Ted Bergin uses chemistry to probe the physics of star and planet formation and to trace the molecular origins of life. His current focus is the study of water and organics. He combines observation and theory to examine where and how molecules are formed, and how they interact with radiation. This aids in our understanding of chemistry but also increases the use of molecules as probes of the physics of star and planet formation. Bergin was part of a team that showed that ice on the comet Hartley 2 has the same chemical composition as our oceans, supporting the theory that Kuiper-belt comets may have delivered a significant portion of Earth’s water. He also helped detect vast quantities of cold water vapor in the outer reaches of the star TW Hydrae’s planet-forming disk, which further supports this theory.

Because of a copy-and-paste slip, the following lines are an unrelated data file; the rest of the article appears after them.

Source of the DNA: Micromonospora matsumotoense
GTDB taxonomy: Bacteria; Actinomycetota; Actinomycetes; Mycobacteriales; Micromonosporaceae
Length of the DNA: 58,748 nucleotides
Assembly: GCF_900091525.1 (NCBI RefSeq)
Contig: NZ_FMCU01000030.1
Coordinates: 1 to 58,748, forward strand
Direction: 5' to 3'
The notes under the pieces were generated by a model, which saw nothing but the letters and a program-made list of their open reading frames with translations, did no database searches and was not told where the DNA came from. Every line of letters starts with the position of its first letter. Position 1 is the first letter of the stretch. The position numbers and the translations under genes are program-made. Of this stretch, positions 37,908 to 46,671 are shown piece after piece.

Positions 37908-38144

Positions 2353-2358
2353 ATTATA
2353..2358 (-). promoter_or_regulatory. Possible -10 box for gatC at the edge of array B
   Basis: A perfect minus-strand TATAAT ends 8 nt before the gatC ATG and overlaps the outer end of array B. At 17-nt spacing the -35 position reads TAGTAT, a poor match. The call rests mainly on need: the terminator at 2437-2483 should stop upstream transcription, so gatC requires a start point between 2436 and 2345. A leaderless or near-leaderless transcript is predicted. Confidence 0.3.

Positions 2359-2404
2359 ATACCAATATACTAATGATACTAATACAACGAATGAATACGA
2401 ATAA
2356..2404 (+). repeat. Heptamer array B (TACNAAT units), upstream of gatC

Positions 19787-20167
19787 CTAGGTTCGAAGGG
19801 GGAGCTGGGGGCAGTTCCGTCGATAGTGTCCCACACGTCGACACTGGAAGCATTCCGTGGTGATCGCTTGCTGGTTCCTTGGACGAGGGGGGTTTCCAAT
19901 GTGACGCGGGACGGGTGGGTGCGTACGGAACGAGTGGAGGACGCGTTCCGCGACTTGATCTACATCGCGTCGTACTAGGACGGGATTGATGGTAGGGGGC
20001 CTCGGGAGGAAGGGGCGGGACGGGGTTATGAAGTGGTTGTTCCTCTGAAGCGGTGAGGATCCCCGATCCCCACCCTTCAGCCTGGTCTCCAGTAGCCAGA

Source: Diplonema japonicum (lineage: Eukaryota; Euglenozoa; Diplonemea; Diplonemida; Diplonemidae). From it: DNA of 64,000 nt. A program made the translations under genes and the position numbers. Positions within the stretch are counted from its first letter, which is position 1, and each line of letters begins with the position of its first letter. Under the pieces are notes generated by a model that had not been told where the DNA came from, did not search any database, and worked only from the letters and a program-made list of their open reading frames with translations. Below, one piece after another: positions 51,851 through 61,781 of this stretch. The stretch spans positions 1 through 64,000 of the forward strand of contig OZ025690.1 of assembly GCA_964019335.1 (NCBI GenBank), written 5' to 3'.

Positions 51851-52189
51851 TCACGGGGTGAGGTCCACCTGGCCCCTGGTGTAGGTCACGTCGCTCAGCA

Bergin has helped clarify the potentially life-supporting chemistry of planet-forming disks. With former student Jeffrey Fogel, Bergin developed models characterizing how stellar radiation propagates through a disk and affects its chemistry. They showed that the radiation is dominated by hydrogen Lyman alpha photons, a primary destroyer of water vapor. However, Bergin’s work with postdoc Thomas Bethell showed that water vapor can form spontaneously in habitable zones of solar systems – and do so quickly enough to form a protective layer that shields water and organic molecules from this destructive radiation.
Using ALMA (the Atacama Large Millimeter Array) to observe molecules in the planet-forming zone of disks and test his theoretical models.
BS, Villanova; PhD, University of Massachusetts. Astronomer/astrophysicist, Harvard-Smithsonian Center for Astrophysics. U-M Henry Russel Award for exceptional scholarship and teaching.
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